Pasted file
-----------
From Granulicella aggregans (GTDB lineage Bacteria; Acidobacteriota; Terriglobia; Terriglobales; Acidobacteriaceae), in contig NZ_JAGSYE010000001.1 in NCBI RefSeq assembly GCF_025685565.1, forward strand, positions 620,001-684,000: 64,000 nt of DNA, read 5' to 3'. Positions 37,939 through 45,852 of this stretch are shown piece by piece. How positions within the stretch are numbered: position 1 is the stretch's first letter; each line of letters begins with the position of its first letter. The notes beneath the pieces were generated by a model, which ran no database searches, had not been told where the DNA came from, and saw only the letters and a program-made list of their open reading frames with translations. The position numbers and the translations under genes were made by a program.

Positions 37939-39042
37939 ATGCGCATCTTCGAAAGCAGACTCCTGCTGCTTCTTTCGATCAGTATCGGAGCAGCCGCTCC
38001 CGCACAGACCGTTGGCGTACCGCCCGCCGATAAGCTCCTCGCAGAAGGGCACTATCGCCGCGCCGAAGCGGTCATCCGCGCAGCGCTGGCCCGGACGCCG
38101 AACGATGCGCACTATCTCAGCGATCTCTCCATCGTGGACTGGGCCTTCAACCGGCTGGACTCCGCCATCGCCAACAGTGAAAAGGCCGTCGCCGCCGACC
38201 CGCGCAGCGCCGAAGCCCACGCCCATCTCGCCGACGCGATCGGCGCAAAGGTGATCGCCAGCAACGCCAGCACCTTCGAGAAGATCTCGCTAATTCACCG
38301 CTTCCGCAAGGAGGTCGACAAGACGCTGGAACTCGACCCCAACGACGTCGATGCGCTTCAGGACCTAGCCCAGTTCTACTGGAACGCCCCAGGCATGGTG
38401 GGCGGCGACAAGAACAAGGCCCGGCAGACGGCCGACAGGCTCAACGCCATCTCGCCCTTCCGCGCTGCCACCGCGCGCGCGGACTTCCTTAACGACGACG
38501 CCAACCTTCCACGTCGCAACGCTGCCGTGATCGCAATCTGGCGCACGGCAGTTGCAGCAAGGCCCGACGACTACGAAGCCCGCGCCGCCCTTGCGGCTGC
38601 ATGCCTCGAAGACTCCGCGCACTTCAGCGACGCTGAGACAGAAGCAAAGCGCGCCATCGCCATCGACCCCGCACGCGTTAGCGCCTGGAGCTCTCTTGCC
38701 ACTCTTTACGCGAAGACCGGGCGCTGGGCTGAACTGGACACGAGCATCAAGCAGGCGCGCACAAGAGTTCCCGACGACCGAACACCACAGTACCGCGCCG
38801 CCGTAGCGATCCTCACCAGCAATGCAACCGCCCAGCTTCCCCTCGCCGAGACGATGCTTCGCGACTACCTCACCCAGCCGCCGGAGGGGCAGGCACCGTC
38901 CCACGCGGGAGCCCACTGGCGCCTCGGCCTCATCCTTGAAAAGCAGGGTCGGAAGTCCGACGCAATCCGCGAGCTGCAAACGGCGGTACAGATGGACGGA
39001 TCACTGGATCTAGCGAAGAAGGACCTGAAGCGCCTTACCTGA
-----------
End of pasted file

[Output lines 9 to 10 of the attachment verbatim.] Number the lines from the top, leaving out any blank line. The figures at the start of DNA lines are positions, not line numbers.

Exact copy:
38501 CCAACCTTCCACGTCGCAACGCTGCCGTGATCGCAATCTGGCGCACGGCAGTTGCAGCAAGGCCCGACGACTACGAAGCCCGCGCCGCCCTTGCGGCTGC
38601 ATGCCTCGAAGACTCCGCGCACTTCAGCGACGCTGAGACAGAAGCAAAGCGCGCCATCGCCATCGACCCCGCACGCGTTAGCGCCTGGAGCTCTCTTGCC